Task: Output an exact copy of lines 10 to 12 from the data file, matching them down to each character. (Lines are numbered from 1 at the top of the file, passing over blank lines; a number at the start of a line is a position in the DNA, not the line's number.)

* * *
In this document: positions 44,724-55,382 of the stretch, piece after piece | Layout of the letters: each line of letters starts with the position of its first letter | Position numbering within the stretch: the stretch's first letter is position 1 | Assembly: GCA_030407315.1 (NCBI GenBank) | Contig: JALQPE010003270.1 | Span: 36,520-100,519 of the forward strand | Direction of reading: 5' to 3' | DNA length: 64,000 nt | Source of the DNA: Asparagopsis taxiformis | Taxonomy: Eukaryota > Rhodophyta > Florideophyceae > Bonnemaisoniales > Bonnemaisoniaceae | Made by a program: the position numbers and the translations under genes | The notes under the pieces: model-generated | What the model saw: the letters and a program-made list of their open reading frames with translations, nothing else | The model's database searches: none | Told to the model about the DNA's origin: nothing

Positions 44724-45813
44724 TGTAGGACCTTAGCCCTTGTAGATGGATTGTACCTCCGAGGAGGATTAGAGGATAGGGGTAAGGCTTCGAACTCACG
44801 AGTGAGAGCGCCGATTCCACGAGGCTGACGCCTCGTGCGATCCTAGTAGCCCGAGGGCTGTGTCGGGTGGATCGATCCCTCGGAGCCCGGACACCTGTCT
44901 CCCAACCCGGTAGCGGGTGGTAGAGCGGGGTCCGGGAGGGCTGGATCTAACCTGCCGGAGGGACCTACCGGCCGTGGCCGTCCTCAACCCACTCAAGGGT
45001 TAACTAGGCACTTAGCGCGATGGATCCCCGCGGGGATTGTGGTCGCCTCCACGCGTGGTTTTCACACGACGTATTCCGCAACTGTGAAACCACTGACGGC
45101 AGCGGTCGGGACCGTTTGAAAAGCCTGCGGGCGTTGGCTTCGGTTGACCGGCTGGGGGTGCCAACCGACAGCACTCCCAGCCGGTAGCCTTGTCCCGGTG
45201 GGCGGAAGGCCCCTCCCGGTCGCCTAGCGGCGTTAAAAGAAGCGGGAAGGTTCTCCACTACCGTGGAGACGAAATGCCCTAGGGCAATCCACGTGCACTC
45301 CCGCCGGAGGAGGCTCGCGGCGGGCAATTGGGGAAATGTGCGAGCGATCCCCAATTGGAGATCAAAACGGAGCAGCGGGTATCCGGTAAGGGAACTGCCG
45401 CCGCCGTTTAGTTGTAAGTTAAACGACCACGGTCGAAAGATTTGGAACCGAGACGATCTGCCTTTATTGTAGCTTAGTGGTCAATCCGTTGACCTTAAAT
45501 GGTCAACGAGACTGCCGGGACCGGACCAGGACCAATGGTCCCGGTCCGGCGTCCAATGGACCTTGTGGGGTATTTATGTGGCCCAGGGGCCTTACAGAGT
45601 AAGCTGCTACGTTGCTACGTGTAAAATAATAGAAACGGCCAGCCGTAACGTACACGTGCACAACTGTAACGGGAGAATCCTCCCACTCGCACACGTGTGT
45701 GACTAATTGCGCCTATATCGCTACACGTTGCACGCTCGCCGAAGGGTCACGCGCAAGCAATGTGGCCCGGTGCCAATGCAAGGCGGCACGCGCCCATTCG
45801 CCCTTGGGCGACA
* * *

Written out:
45401 CCGCCGTTTAGTTGTAAGTTAAACGACCACGGTCGAAAGATTTGGAACCGAGACGATCTGCCTTTATTGTAGCTTAGTGGTCAATCCGTTGACCTTAAAT
45501 GGTCAACGAGACTGCCGGGACCGGACCAGGACCAATGGTCCCGGTCCGGCGTCCAATGGACCTTGTGGGGTATTTATGTGGCCCAGGGGCCTTACAGAGT
45601 AAGCTGCTACGTTGCTACGTGTAAAATAATAGAAACGGCCAGCCGTAACGTACACGTGCACAACTGTAACGGGAGAATCCTCCCACTCGCACACGTGTGT